The Biden Administration’s tax proposals have been on the minds of many of our clients. You may be wondering if and how your estate plan will be impacted, and what you should do now to minimize your heirs’ tax liability.
The answer is, It is too early to tell. With Congress so divided, and various members now putting forth their own legislative agendas (for example, Senator Sanders’ For The 99.5% Act), it is impossible to predict what will end up enacted into law. It is important to be aware of ongoing developments, however. Helpfully, on May 28 the Treasury Department released its “Green Book,” a detailed summary of all the proposals that have been set forth. In this post, we focus on the two proposals that are most relevant to our clients’ estate plans: the step-up in basis, and the estate tax.
Proposal to eliminate the step-up in basis
Currently, anyone who inherits a highly appreciated asset pays capital gains taxes based on the asset’s “stepped-up” value – in other words, the value on the original owner’s date of death, NOT the value on the date it was purchased by the original owner. Moreover, tax is due only when the asset is sold by the individual who inherited it. Taking advantage of these two rules has been the building blocks of many people’s estate plans. Both of these rules would change under the Biden plan, as follows:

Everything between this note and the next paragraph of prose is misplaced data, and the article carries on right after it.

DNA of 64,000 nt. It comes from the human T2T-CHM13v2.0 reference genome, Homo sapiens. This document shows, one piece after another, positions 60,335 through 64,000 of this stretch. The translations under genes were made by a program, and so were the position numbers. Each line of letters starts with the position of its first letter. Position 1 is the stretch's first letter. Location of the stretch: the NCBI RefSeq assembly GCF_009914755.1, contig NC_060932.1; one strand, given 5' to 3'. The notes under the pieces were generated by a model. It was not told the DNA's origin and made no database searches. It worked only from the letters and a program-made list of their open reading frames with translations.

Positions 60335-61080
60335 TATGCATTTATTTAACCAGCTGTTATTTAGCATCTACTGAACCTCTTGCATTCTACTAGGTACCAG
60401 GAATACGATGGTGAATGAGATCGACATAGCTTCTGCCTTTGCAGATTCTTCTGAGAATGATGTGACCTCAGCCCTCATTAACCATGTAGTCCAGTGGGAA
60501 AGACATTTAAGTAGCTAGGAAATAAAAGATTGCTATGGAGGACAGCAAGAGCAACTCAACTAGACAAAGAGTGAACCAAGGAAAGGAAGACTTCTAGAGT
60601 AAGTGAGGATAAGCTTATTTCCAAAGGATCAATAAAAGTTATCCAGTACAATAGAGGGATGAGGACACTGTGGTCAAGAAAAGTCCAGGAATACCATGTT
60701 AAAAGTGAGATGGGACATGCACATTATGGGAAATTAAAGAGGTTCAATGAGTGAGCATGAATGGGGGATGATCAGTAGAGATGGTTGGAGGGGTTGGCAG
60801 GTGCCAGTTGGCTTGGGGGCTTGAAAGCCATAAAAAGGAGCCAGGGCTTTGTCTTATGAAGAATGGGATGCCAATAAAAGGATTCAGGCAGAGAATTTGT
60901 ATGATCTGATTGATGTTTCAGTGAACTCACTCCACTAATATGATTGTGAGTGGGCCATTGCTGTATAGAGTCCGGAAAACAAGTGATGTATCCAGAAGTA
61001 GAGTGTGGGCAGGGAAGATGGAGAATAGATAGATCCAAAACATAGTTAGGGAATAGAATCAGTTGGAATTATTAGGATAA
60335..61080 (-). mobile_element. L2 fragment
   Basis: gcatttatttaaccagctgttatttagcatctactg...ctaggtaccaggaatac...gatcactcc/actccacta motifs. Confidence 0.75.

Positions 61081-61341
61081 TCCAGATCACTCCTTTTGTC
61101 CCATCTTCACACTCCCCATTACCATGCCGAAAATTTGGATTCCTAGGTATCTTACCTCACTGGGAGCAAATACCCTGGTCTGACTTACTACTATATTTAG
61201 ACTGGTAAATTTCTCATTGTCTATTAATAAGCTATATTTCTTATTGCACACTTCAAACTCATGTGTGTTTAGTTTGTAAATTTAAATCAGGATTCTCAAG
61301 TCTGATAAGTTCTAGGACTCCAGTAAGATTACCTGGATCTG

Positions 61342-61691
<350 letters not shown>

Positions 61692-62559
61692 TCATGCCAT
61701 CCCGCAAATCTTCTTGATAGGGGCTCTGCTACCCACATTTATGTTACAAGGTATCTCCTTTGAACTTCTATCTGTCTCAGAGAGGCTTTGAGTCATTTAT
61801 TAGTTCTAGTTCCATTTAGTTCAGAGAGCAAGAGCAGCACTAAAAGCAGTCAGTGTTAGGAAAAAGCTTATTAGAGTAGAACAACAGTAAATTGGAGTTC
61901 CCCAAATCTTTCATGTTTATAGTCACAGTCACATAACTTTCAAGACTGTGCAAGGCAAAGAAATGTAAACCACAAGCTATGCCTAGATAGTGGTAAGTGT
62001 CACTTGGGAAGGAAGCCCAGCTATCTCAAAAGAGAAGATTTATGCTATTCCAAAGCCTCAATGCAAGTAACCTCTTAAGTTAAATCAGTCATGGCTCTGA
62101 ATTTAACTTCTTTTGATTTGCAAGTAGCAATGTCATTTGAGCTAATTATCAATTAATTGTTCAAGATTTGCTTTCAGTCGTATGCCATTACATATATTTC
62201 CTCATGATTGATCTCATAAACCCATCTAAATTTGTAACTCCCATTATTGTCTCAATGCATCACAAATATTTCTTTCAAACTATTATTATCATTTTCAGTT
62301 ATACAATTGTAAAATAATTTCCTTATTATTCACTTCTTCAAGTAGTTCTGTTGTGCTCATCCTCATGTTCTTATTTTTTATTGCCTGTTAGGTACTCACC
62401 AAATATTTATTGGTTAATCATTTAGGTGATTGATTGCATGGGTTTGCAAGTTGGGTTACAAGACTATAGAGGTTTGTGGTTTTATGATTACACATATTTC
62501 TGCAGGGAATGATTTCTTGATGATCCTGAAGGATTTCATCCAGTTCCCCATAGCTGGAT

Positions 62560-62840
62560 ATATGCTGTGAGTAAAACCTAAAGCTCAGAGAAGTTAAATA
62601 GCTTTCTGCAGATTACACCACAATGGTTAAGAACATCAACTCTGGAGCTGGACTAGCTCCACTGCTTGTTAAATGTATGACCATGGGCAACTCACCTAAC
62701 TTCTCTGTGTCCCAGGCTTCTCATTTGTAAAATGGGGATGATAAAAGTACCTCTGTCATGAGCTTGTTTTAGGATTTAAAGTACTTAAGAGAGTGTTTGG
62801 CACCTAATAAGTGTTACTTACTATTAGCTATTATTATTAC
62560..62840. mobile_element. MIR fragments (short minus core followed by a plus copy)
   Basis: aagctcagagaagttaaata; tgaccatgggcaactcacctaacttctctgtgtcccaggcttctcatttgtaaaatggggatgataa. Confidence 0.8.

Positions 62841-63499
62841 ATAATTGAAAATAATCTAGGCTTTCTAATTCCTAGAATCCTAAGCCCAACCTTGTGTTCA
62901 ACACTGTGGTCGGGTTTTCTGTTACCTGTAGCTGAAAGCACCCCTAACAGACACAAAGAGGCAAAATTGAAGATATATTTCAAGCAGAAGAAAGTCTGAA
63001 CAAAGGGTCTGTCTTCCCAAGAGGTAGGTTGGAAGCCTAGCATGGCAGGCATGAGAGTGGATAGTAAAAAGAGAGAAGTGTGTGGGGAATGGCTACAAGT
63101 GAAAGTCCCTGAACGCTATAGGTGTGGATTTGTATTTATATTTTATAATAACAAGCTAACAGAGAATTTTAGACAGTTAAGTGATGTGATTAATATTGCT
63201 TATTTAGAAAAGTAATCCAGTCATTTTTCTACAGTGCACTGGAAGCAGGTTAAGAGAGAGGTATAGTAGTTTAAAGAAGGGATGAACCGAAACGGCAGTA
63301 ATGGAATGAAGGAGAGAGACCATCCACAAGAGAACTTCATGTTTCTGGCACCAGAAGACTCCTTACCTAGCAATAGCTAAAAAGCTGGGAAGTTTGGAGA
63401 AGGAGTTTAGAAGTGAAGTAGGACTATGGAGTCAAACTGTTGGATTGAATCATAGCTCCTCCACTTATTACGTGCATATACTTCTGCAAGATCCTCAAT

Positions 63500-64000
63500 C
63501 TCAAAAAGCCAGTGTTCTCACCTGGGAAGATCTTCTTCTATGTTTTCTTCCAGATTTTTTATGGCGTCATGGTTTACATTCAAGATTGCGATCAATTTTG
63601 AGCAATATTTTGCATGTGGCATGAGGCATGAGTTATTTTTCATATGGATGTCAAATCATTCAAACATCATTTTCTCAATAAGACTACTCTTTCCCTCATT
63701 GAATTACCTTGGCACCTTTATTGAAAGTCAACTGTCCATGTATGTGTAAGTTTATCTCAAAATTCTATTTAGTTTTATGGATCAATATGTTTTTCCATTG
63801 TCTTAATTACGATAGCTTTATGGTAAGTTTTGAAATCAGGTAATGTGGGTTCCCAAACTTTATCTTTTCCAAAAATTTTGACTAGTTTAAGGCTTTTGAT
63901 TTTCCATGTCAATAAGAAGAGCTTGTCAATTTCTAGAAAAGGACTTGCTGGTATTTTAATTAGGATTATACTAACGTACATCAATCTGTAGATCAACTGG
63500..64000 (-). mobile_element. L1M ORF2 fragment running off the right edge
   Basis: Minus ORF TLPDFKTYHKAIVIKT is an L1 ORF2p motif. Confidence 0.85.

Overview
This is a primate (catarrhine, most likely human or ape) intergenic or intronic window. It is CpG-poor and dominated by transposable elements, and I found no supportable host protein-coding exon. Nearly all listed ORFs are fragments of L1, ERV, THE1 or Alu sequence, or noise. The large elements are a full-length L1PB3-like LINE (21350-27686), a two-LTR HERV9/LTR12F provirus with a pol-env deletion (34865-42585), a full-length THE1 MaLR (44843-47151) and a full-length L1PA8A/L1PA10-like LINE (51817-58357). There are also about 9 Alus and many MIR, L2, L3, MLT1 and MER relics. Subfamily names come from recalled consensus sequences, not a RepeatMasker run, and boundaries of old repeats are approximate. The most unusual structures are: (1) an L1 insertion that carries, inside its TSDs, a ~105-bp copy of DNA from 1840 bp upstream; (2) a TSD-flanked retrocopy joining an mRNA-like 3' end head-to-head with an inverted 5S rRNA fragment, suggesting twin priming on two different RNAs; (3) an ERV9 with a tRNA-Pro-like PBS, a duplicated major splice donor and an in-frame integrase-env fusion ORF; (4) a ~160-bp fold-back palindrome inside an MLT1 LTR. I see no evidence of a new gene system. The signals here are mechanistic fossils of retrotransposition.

- The first $1 million in capital gains would be tax-free, indexed to inflation.
- For gains above $1 million, the step-up in basis would be eliminated. The $1 million exclusion from gain would be on a per person basis, and would be portable between spouses, just as the current estate tax exemption is.
There would be several exceptions to the two new rules, including:
- If the appreciated asset passed is a family-owned business or farm, no tax is due until the business is sold or otherwise ceases to be family owned and operated. Taxes on a family business could be paid off in fixed installments over 15-years.
- Tangible personal property would be exempted from capital gains tax.
- Taxes would not apply to gifts or bequests to charity.
For households with annual income below $1 million, the Biden plan leaves the long-term capital gains tax rate as is. For individuals with annual income above this level, or a married couple with income over $2.5 million, the rate would increase to 39.6%. But nothing is yet set in stone.
Estate tax exemption will probably be left as is
The current unified lifetime gift and estate tax exemption is $11.7 million per person, double that for a married couple. Although tax policy gurus anticipated the exemption would be reduced under the Biden plan, that now seems unlikely. But remember: the estate tax exemption is already slated to decrease in 2026. Under the 2017 Trump Tax plan, the estate tax exemption reverts to $5 million per person, indexed for inflation, beginning January 1, 2026.
As you can surmise from the above, the proposed tax changes are unlikely to affect most clients.
If on the other hand you have a taxable estate, you have probably already been planning for the 2026 sunset of the current estate tax exemption by giving away assets, taking advantage of the $15,000 annual gift tax exclusion, and donating highly appreciated assets to charity. Talk with your attorney about possibly escalating these steps to further reduce your taxable estate.
For most people, making any changes to their estate plan is premature. The best advice, for now, is to have a clear picture of your assets. Make sure you know what they are, what your cost basis is, and how they are owned. Then, depending on what laws are ultimately enacted, you will be ready to implement any recommended estate planning modifications.